Genre : Fantasy
Publisher : HarperCollins India
Length : 420 pages
Format : ebook
Rating : 4 stars
Publication Date : August 13th 2020
Mithila’s world is bound by a Wall enclosing the city of Sumer—nobody goes out, nothing comes in. The days pass as they have for two thousand years: just enough to eat for just enough people, living by the rules. Within the city, everyone knows their place.
But when Mithila tries to cross the Wall, every power in Sumer comes together to stop her. To break the rules is to risk all of civilization collapsing. But to follow them is to never know: who built the Wall? Why? And what would the world look like if it didn’t exist?
As Mithila and her friends search for the truth, they must risk losing their families, the ones they love, and even their lives. Is a world they can’t imagine worth the only world they have?
The city of Sumer has been surrounded by a Wall for more than two thousand years. Some people think that the Wall was built in order to protect the citizens of Sumer, others think that it’s a divine retribution.
The people of Sumer are so used to this Wall that they can’t imagine a life without it. From Wallrise to Wallset, the citizens fulfill their duties dictated by their Mandalas, the caste system of the city. People from lower Mandalas have leadership roles, live in the heart of the city and have access to rare goods like the precious and rare indigo pigment. The other citizens live in the outer edge of the city, near the Wall and they have to perform more menial tasks than their counterparts.
This rigid system has been in place for centuries and, the majority of citizens can’t imagine a Sumer without the Mandalas and the Wall. However, some people can, like Mithilda and her friends who call themselves the Young Tarafians. They are united by the same wish: to live in a different world, a world without the Wall, a world with a horizon.
However, Mithilda’s quest is not without risk, the only people who strived for a life beyond the Wall – like Taraf, a revolutionary scholar whose name inspired the Young Tarafians, or Garuda, Mithilda’s own brother – all died because of their ideas. Indeed, leaving the Wall behind would mean that their entire society is based on lies and every power in the city is willing to stop the spreading of revolutionary ideas.
The Shoortans are the members of a religious organization based on the principle that the Wall was created to punish the humans who didn’t follow the command of the Builders. They claim that it will disappear when the people of Sumer will atone for their original sin and, they are ready for anything to protect their beliefs. If the Young Tarafians persist with their quest, they might end up losing everything and everyone they care about. But how can they stop searching for the truth?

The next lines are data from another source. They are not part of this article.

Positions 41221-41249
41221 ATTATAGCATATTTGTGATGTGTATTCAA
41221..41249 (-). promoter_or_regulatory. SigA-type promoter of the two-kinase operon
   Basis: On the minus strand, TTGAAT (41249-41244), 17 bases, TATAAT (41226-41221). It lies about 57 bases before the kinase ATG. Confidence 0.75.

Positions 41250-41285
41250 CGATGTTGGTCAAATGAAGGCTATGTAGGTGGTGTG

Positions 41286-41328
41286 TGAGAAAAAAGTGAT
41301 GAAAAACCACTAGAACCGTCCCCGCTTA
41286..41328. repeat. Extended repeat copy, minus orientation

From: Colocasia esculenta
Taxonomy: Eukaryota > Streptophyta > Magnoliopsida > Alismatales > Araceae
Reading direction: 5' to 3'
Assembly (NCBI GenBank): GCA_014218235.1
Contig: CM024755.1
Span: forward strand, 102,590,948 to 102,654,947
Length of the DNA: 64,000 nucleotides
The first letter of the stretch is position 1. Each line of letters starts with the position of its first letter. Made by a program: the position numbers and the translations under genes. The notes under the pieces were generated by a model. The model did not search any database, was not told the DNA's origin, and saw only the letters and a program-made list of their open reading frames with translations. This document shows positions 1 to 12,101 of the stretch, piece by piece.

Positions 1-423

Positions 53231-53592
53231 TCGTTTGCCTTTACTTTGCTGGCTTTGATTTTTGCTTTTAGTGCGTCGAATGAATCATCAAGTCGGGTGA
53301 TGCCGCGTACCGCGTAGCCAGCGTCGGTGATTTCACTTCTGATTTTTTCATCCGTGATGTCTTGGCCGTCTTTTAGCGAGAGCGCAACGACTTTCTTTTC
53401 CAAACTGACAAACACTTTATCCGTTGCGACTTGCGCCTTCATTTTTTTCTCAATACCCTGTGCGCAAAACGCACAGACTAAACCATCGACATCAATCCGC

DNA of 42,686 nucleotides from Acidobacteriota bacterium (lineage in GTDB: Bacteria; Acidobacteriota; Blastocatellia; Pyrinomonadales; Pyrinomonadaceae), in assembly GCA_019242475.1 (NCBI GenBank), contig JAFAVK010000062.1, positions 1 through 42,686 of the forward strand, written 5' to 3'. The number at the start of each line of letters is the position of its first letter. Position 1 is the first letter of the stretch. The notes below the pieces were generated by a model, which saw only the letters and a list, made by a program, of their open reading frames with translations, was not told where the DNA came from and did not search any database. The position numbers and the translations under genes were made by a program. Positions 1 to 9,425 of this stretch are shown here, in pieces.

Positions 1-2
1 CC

This book is one of the most surprising debuts I have read this year. The Wall is a quiet and contemplative coming of age story following a large cast of characters as they try to do what they feel is right for them, their loved-ones and for Sumer. It is about breaking away from expectations and question the governing bodies when they are in the wrong.
If I hadn’t known beforehand that The Wall was Bhatia’s first novel, I wouldn’t have guessed it. The writing is excellent and it transported me into the world of Sumer. Some passages are so beautifully written that they deserve to be read out loud to fully appreciate them.
Learning about Sumer, a city created in order to provide exactly what is needed to its citizens, nothing more and nothing less, was fascinating. I was especially interested by the caste system, the Shoortan cult and the Select, the body of scientists who is supposed to find out more about the Wall. The whole discussion surrounding the possible consequences of breaching it was fascinating to me. Indeed, the Young Tarafians are in favor of destroying it or finding ways to bypass it without knowing the possible consequences of such actions. However, for most people, it is more convenient to ignore the problem and to remain in Plato’s cave, even if it means living forever trapped by the Wall.
I had a great time reading this novel but I have to say that the character work could be improved. The main characters were a bit one dimensional, especially Mithilda. I understand that her main motivation is to be free of the Wall but, by the end of the book, I didn’t feel like I knew her outside of her role as the leader of the Young Tarafians. Some characters with a lot less “page-time” like Mankala or Maji felt way more fleshed out than her. Also, it was a bit hard to distinguish some characters at first because they had similar names and the cast of characters was big enough that it was a tad confusing (like Malati, Minashki, Marwana, Mankala…). I have to say that the Dramatis Personae at beginning of the novel was very helpful and I referred to it a number of times!
If you are looking for a thought-provoking read about revolution, friendship and questioning the establishment, I definitely recommend The Wall. I’m looking forward to the sequel, I wonder if it will have a stronger focus on the science fiction elements or not (some things hinted at the possibility! :D).
I received a copy of this book from the author in exchange for an honest review. My thanks to Gautam Bhatia and Harper Collins India . All opinions are my own.